Quick Guide to APA Citation (6th ed.) | In-Text Citation & Reference List

This article reflects the APA 6th edition guidelines. Click here for APA 7th edition guidelines.

APA citation

APA style is one of the most common formats for citing sources Other well known citation styles include MLA and Chicago.

APA Style citations consist of two parts:

  1. In-text citation: A brief citation in parentheses when you mention a source, citing the author’s last name and the year of publication, e.g. (Smith, 2019). It identifies the full source in the reference list.
  2. Reference list entry: Full publication details listed on the reference page, which appears at the end of your paper. The reference provides all the information needed to find the source, e.g. Smith, P. (2019, April 18). Citing Sources in APA Format. Retrieved April 21, 2019, from https://www.scribbr.com/apa-style/

This citation guide is based on the 6th edition of the APA Manual. The latest edition, published in October 2019, is not yet supported, but we have compiled a quick guide to the most important 7th edition changes.

In-text citations

An in-text citation is a concise way to show the reader where the original idea came from and to give credit to the original author. Use one every time you quote or paraphrase a source.

Include the author’s last name and the year of publication. When quoting a source, it’s also necessary to include the page number(s) of the quote.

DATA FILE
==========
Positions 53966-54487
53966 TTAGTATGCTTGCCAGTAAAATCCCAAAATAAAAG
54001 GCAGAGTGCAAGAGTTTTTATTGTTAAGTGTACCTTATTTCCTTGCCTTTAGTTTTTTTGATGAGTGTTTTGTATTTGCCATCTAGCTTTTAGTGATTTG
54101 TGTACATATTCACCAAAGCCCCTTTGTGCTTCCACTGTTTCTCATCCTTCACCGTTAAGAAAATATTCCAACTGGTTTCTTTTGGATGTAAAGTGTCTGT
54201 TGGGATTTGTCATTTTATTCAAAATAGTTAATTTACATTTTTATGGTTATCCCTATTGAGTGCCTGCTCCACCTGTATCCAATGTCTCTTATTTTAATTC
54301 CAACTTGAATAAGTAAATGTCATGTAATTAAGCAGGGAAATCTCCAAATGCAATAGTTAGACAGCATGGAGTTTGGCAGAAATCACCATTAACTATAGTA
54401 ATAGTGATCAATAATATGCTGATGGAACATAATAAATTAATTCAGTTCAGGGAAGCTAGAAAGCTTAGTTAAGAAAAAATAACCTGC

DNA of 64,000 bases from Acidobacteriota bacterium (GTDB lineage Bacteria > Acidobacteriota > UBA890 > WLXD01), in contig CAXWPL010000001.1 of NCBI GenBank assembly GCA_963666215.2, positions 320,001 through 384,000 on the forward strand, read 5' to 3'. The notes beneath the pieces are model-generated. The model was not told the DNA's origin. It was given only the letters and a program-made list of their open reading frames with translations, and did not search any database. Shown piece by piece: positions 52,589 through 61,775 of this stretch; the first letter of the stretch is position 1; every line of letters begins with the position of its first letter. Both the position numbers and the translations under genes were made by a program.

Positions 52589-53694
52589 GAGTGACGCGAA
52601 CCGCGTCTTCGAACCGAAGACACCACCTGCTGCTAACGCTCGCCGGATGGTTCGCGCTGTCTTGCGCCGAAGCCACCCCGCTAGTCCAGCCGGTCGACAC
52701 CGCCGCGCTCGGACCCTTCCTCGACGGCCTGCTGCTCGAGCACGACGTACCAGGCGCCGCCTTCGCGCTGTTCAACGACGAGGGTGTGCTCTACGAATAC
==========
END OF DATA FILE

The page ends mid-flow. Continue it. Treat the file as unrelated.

• An earlier study in which X and Y were compared revealed that … (Smith, 2017).
  • Smith (2017) shows how, in the past, research into X was mainly concerned with …

2 authors

When there are two authors, separate their last names with an ampersand (&), or with the word ‘and’ when they appear in the running text.

  • Research shows that there is a great need for … (Reynolds & Thomas, 2014).
  • Reynolds and Thomas (2014) write that there is a great need for …

3-5 authors

When there are three or more authors, separate their last names using commas. The last two authors’ last names should be separated by both a comma and an ampersand.

  • Recent research suggests that there is … (McGuire, Morrison, Reynolds, & Thomas, 2014).
  • McGuire, Morrison, Reynolds, and Thomas (2014) argue that …

If you cite the same source again, to save space, you shorten the citation. Instead of including all the authors’ names, include only the first author, followed by “et al.” (meaning “and others”).

  • In this research, many participants made use of … (McGuire et al., 2014).
  • McGuire et al. (2014) noticed that …

6 or more authors

If a source has six or more authors, use the shortened version from the first citation.

  • Lunott et al. (2015) discuss the …

Organization as author

When a source does not list an individual author, it can often be attributed to an organization instead.

  • According to new research … (Microsoft, 2014).


When you quote a source, you also have to add the page number to the in-text citation.

  • According to the company’s business plan, “making an APA Citation Generator is a lot of work, but many students benefit from it” (Swan, 2014, p. 5).